By Andrew Ferguson
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f you asked me to name my favorite Christmas song – though I can’t imagine why on Earth you would do such a thing – I would offer a list with several songs clustered at the top, competing for high honors and changing annually. One year “Grandma Got Run Over by a Reindeer” will edge out “I Want a Boob Job for Christmas” for the No. 1 spot. Then the next year, “Be Claus I Got High” might bump off Granny, who will tumble to No. 4, below perennial contender “Daddy Please (Don’t Get Drunk This Christmas),” to which I have a sentimental attachment. “Christmas Conga (Bonga Bonga)” will be up there, too.
And then you would probably accuse me of being cheeky. But I’m not! Friends who know me as a Christian believer might ask where all the traditional religious favorites have gone – your “Silent Nights,” your “Little Town of Bethlehems” – which have the virtue of actually touching on the reason much of the world sets aside Christmas Day for special attention. And I do like all those religious songs as much as the next elf. For years, I would defend them against the competition of commercial and secular Christmas tunes, piously deriding the trashy and trite in favor of songs and hymns that are meant to call us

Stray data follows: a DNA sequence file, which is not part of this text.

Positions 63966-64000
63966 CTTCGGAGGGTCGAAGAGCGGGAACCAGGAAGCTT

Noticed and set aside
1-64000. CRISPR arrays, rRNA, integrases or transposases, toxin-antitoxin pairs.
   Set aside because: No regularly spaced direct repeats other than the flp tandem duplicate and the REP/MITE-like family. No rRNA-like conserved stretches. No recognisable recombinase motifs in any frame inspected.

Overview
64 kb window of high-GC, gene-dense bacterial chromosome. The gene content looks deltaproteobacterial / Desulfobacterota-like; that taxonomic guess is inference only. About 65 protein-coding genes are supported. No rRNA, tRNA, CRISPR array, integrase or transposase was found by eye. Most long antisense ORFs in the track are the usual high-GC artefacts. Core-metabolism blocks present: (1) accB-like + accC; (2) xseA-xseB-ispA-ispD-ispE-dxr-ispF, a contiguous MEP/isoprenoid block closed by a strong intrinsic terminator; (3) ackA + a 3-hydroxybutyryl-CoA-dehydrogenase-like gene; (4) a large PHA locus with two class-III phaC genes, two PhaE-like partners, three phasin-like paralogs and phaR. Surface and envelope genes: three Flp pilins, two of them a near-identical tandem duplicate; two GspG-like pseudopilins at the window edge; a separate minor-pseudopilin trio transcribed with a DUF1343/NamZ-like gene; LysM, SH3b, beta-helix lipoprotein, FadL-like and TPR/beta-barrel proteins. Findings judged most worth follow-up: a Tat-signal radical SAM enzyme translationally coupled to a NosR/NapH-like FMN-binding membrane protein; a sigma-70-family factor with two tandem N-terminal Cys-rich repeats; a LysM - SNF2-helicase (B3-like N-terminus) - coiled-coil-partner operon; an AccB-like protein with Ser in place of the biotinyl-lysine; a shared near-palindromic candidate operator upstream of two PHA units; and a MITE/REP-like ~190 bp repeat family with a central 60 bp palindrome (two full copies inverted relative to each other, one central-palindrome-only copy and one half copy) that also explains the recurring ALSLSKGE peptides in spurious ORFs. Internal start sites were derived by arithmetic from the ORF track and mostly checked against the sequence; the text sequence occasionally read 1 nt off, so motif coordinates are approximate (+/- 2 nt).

back to the religious wellsprings that inspired the season in the first place. But I’ve given up on that lost cause. I have thrown in the towel on deriding the commercialization of Christmas. The Christian apologist C.S. Lewis once wrote a useful essay distinguishing between real, genuine Christmas, the religious celebration that imposes rites and obligations on the believer, and what he called “Exmas,” which sometimes seems to be almost a separate entity altogether. Exmas is what you find stuffing the shelves at Walmart, filling the
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